Welcome to the Parish of Sacred Heart
All meetings and prayer gatherings are canceled this evening, Monday, March 3, 2014 because of the icy weather.
7:00AM MASS With Distribution of Ashes
8:30AM MASS With Distribution of Ashes
12:15PM LITURGY OF THE WORD With Distribution of Ashes
4:00PM LITURGY OF THE WORD With Distribution of Ashes
7:00PM MASS With Distribution of Ashes
There will be Virtus training on and Monday, March 24th from 6:30 to 9:30pm in the Sacred Heart Library. If you plan to attend please register with Merry Marcellino at 609-267-0209 ext. 305 or firstname.lastname@example.org.
A reflection from Bishop David M. O’Connell, C.M.
The Time of Lent . . . a Path to Holiness
When I was a boy growing up in a Catholic family, Lent was a big deal. Ash Wednesday was the
beginning of a special time of the year unlike any other. My Mom, like her German mother before her,
would make doughnuts on the Tuesday before — “Faschnaut Day” — clearing out kitchen cabinets and
the ice box to make way for the forty days of sacrifice and penance that stretched out ahead of us.
Those doughnuts were great and very different from the kind you get at doughnut chain stores today.
They were sinkers … you could build a house with whatever was leftover!
All of us in the family had to make the “big decision” by that Tuesday … what were we going to
“give up” for Lent? For my Dad it was easy: cigarettes or beer; for my Mom, some special treat she
enjoyed; for us kids in the house it wasn’t so easy. Candy or desserts were usually at the top of the list.
No matter what we chose, however, the point was always clear: we had to make a sacrifice during Lent
and we had to stick to it until Easter! Add to that the required fasting and abstinence, and you know
what? We survived. Lent didn’t kill any of us.
As with so many traditions in the Church, Lent evolved over the years. People began to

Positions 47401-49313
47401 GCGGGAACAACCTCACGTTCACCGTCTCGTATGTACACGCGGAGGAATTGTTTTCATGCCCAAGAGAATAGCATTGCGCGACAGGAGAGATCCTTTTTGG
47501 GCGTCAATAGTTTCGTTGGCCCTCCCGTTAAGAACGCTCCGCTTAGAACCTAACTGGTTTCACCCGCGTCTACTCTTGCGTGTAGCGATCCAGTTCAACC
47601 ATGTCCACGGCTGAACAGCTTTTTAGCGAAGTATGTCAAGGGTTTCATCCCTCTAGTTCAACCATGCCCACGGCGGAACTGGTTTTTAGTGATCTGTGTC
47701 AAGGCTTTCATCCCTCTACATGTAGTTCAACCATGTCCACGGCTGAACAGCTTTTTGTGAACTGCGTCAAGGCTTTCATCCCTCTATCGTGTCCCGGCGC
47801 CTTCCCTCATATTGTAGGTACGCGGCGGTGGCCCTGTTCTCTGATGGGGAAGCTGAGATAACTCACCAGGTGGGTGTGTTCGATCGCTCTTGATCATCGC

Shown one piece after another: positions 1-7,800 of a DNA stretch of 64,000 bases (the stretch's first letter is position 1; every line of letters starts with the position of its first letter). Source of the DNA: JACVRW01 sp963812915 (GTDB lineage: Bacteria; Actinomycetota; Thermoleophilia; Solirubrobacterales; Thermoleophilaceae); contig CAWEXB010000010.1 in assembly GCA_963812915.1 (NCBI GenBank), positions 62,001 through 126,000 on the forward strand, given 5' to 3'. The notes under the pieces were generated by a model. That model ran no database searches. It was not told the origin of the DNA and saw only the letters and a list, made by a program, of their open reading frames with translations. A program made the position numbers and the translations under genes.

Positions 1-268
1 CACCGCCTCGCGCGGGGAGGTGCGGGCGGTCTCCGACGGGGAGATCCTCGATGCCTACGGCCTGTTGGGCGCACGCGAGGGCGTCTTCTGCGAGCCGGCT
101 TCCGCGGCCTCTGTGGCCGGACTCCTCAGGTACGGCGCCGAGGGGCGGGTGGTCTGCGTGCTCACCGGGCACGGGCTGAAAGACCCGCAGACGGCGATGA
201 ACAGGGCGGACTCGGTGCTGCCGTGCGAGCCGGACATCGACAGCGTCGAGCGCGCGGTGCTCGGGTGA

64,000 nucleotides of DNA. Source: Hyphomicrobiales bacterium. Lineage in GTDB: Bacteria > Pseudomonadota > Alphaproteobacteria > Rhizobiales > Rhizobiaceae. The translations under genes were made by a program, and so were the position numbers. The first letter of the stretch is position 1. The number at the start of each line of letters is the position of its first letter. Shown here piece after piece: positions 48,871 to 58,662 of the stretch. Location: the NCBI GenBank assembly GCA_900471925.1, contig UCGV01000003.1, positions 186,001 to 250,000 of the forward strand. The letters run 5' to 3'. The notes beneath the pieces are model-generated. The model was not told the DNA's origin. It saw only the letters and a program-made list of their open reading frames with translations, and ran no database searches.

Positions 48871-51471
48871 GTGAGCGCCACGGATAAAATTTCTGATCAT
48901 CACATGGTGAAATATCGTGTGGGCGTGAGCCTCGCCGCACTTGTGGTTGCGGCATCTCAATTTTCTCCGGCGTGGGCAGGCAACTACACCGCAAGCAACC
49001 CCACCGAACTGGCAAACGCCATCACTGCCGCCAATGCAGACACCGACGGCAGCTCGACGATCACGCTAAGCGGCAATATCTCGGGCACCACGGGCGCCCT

emphasize more “giving” rather than “giving up.” The sober and serious tone of the forty days of Lent,
beginning with Ash Wednesday, became lighter and less intense. Sure, the Church continued to accent
the penitential nature of Lent but it did so in different ways, stressing things that were more positive
rather than negative. The obligation to sacrifice something ceased to be the first or most immediate
item on the Lenten agenda.
I am a great believer in the “both/and” rather than the “either/or” approach to life. And, so, for
me Lent is a holy season of penance when I feel called, as a Catholic, by the very nature and purpose of
Lent, to both “give up” and to “give” something.
In my own prayer and reflection as Bishop of the Diocese, I recognize my responsibility to guide
the faithful of the Diocese — clergy, religious and laity alike — in living out our Christian life in pursuit of
holiness. Lent is a time to intensify the pursuit of holiness as we prepare to celebrate Christ’s own,
passion, death and resurrection, the central mysteries of our Catholic faith. And, so, together — bishop
and clergy, religious and laity — let us focus our attention on the call to holiness that is at the heart of
our Lenten journey and at the heart of our life’s journey.
Each weekend we profess our common belief in “one, holy, Catholic and apostolic Church.” I
discussed these “four marks of the Church” at length in my first pastoral letter as Bishop. There, I
reminded us of the scripture passage that says: “As he who called you is holy, be holy yourselves in
every aspect of your conduct, for it is written, “Be holy because I am holy (1 Peter 1: 15-16).” The
Church gives us the season of Lent as an aid in that process. And here’s the motivation:
… the Church’s call to holiness is rooted in Christ’s own invitation to be holy in imitation
of him. The holiness of the Church is not merely a reflection of but, rather, an
identification with the very holiness of God. Can the Church be anything less than what
God calls her to be in imitation of him (Pastoral Letter, August 28, 2012)?
That is a strong motivation to give Lent, and the growth in holiness it offers, our best shot. Yes,
“giving up” something and making sacrifices are an important part of the Lenten experience in the
Church but if they don’t lead us to deeper holiness, a closer, life-altering identification with Jesus Christ